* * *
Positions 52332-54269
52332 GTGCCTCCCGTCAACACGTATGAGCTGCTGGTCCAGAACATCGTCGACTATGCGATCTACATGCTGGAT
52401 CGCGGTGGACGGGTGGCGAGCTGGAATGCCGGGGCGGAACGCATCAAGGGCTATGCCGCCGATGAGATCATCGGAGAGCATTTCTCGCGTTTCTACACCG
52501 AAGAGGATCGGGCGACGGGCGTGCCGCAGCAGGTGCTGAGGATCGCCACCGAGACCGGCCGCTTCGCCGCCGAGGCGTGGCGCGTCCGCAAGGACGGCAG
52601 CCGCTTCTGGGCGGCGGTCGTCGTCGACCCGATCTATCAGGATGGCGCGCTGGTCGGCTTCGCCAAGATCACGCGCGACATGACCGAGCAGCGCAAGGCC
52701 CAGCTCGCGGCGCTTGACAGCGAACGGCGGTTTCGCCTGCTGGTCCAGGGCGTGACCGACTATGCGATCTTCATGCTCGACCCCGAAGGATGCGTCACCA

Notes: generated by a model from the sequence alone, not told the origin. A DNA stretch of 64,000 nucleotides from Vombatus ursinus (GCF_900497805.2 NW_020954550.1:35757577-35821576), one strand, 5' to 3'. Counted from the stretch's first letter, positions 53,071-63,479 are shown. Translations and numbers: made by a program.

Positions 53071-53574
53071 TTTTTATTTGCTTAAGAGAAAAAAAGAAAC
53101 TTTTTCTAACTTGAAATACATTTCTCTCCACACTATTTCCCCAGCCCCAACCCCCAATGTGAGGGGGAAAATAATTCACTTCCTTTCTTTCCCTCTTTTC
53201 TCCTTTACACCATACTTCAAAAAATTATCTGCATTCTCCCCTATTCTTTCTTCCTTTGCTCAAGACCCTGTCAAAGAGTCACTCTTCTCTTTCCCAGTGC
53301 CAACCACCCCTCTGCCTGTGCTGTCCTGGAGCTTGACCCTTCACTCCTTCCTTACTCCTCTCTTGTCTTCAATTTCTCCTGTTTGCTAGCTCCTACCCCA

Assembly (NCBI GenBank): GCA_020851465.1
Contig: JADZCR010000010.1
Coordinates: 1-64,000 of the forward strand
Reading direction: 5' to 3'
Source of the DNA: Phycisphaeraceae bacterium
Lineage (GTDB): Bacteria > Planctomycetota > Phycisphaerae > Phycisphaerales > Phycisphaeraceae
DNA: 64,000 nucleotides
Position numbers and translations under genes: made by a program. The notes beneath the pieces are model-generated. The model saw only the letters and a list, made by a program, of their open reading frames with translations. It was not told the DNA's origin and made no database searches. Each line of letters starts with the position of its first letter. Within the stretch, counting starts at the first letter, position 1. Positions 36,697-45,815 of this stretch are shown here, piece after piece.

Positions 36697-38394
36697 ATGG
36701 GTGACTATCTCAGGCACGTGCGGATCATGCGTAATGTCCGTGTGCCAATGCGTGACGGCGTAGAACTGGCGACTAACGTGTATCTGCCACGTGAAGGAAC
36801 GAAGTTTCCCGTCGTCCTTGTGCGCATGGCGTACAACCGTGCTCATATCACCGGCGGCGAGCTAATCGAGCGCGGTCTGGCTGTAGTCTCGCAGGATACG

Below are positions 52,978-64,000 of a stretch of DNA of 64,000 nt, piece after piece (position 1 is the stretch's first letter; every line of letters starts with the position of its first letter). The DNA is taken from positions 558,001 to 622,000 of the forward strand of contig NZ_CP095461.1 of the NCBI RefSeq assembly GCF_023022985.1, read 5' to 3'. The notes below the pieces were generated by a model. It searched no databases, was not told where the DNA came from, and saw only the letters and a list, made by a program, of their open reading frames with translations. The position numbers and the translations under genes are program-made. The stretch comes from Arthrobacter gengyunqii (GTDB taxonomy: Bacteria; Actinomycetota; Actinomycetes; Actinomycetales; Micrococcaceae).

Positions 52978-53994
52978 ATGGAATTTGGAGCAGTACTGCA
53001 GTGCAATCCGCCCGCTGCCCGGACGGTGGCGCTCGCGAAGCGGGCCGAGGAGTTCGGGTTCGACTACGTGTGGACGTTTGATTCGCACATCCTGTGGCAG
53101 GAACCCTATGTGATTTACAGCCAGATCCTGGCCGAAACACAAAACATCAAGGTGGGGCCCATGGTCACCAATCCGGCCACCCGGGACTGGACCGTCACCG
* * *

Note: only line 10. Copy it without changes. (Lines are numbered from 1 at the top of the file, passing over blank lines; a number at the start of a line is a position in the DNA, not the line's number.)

53101 TTTTTCTAACTTGAAATACATTTCTCTCCACACTATTTCCCCAGCCCCAACCCCCAATGTGAGGGGGAAAATAATTCACTTCCTTTCTTTCCCTCTTTTC